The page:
Patient meets guide dog secretly named after her | TeamDogs

Patient meets guide dog secretly named after her

Her husband wanted to make the tribute after she was diagnosed with motor neurone disease

Paul McAuley

Posted 57d ago

Pete and Glen with puppy raiser Sue Wright. Wigan & Leigh Hospice

Love can make us do crazy things and sometimes, just sometimes, it makes us do beautiful things and what one husband did for his wife is just that.

After celebrating 52 years together, Pete Harrison decided to expand their loving family and sponsor a guide dog puppy in the name of his wife.

Pete made the decision in tribute to Glen, a hospice patient who has now met her namesake in Wigan.

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The 77-year-old who has motor neurone disease, spent an hour with the pup, her husband and her goddaughter Jayne in the hospice gardens.

A former finance worker, they told Manchester Evening News: “Her visit has made a big difference - I wanted to be able to see her and I have been so excited.

“Pete didn’t tell me what he had done when he sponsored her – he just gave me an envelope that came through the door addressed to me with her birth certificate in it and a beautiful photograph.

“We’re supposed to wait until they are a bit older but I just thought I was better meeting her now.

“I didn’t think I would be allowed to but the hospice and the Guide Dogs have arranged it with Pete and it’s been so lovely. It’s made my day.”

The couple tied the knot in 1969 and unfortunately just a few days shy of their Golden Wedding anniversary in 2019, Glen was diagnosed.

Pete explained: “She had been getting ill and was diagnosed just before our anniversary,” 

“We had a big party planned and everything but we went ahead anyway and she was dancing all night using her walking stick.”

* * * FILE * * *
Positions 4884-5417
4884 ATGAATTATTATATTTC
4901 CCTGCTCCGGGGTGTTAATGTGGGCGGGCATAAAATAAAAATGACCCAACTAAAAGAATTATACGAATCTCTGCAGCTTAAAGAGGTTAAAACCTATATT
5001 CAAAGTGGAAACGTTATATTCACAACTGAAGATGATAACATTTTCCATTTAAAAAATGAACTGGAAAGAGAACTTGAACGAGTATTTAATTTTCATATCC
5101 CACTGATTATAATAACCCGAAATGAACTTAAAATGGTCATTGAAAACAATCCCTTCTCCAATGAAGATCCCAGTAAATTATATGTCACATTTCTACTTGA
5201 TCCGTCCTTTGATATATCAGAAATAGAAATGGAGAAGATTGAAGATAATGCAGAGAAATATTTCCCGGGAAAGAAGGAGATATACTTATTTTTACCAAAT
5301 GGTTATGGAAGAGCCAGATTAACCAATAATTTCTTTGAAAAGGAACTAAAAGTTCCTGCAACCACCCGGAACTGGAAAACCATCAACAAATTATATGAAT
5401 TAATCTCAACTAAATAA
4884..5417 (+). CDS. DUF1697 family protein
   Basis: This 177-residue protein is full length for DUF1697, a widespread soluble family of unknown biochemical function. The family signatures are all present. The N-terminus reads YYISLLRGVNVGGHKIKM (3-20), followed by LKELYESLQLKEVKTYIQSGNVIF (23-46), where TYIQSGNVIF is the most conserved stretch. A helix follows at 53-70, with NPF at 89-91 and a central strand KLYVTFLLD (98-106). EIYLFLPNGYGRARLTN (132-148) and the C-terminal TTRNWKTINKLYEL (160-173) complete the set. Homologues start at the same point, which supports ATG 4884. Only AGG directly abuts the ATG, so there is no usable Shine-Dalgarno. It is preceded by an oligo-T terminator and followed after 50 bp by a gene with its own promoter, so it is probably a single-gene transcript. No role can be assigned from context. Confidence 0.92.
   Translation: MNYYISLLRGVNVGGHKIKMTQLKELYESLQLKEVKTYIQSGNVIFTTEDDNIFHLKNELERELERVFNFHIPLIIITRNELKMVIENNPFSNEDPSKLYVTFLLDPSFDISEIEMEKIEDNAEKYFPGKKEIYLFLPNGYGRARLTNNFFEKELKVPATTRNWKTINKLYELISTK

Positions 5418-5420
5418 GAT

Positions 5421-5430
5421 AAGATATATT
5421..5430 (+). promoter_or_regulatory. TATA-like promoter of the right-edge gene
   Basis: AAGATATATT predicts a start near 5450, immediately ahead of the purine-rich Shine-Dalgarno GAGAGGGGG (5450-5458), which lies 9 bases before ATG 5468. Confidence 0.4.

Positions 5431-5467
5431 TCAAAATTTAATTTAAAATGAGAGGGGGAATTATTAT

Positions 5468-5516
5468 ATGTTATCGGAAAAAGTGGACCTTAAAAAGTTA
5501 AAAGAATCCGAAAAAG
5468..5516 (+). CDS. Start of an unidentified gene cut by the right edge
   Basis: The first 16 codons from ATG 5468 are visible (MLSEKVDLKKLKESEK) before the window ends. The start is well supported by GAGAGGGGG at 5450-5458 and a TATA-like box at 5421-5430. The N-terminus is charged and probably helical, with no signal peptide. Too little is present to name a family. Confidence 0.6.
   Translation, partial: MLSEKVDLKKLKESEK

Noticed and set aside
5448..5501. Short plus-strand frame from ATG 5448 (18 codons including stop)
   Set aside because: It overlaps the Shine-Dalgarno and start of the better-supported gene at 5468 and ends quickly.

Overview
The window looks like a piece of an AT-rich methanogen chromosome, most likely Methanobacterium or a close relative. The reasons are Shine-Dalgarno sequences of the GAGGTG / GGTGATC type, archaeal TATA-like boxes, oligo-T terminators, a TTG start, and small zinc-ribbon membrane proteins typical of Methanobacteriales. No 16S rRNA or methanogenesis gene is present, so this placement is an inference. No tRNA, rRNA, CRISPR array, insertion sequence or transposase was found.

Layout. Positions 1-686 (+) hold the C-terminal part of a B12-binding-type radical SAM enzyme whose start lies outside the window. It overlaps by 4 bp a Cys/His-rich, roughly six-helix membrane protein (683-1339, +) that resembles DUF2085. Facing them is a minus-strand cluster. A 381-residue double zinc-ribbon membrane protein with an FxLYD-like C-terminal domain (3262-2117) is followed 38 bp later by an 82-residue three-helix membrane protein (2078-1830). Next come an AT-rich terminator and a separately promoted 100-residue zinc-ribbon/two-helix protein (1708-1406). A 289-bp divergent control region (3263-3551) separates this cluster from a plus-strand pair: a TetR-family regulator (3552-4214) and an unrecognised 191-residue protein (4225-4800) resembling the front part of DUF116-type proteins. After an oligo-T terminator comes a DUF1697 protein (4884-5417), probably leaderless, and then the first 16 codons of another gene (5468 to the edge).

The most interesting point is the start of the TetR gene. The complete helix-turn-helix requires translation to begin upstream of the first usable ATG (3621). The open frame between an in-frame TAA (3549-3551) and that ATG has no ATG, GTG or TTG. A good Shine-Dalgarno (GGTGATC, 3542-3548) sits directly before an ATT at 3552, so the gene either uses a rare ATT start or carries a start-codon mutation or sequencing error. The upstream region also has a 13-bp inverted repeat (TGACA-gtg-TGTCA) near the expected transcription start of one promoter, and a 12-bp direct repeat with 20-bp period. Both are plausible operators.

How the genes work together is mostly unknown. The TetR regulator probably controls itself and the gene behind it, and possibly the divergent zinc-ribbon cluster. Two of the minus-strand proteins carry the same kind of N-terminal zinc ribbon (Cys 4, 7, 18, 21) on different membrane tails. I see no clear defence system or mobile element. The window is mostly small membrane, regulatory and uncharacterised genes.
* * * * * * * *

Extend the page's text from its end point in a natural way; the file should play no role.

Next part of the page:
The 74-year-old added: “Glen is bubbly, full of life and she always wants to dance.”

Glen was admitted as an impatient at the Wigan hospice in August but the couple remains hopeful that she will be able to return home soon.

“She came in for end of life care but we are hoping for the best although we are prepared for the worst,” Pete admits.

“They are going to try to get her home. She’s not totally reliant on ventilation so they are going to reduce it and control it with medication so, hopefully if they can get her comfortable we can be at home, which is where Glen wants to be when she dies.”

Speaking about the reasoning behind naming the puppy after Glen, Pete said it was a loving tribute to his beloved wife.

Glen Harrison and Sue Wright, a puppy raiser from Guide Dogs. Wigan & Leigh Hospice

“Before Glen came into the hospice and, knowing she had a limited life-span, I sponsored a Guide Dog puppy,” Pete recalled.

“As part of the package you can choose the name of the puppy. My wife’s name is Glenise but she always introduces herself by saying ‘My name is Glenise but I’m known as ‘Glen’.

“From now on I know that someone will be saying ‘her name is Glenise but she’s known as Glen’ for years to come – even when my Glen is not here any longer it will keep that memory alive. I won’t be there to hear them say it but I will know it is happening.”

Both Glen and Pete said they have given money towards good causes including Guide Dogs and other Hospices over many years.

“We both feel like we want to do something for society,” Pete explains.

“We have both left money to many charities in our wills but I thought that I will only go to the charity once she has gone and I’d like her to see the difference so why not do something while she’s still here?

“I contacted the Atherton branch of Guide Dogs who said we could name a puppy, sponsor it for 12 months and, as part of the package you get a photocopy of the birth certificate and you get to meet the puppy.”

People are usually only available to meet their sponsored pup when they are at least 18 weeks old, but Pete worked with Guide Dogs to make a special exception for Glen.

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Diane Moore, from Guide Dogs Community Fundraising, said: “Our visit to the hospice is one we won’t forget, and the joy in that initial meeting between Glen and her namesake really made our day.

“Naming a puppy after her is such a wonderful gesture and we hope puppy Glen will grow up to become a life-changing partner for a visually impaired person.”

By the time she is two years old Glen the puppy is expected to be matched with an owner.

Vicki McLoughlin, Clinical Director for Wigan and Leigh Hospice, added: “We know how important pets and animals are to our patients and are always happy to welcome them here.

"Glen meeting Glen the puppy with her close family around her was a very special moment and we are grateful that Guide Dogs were able to bring Glen here to the hospice.”

Before they left Glen told Glen the puppy: ‘I hope you have a long and happy life, darling.”

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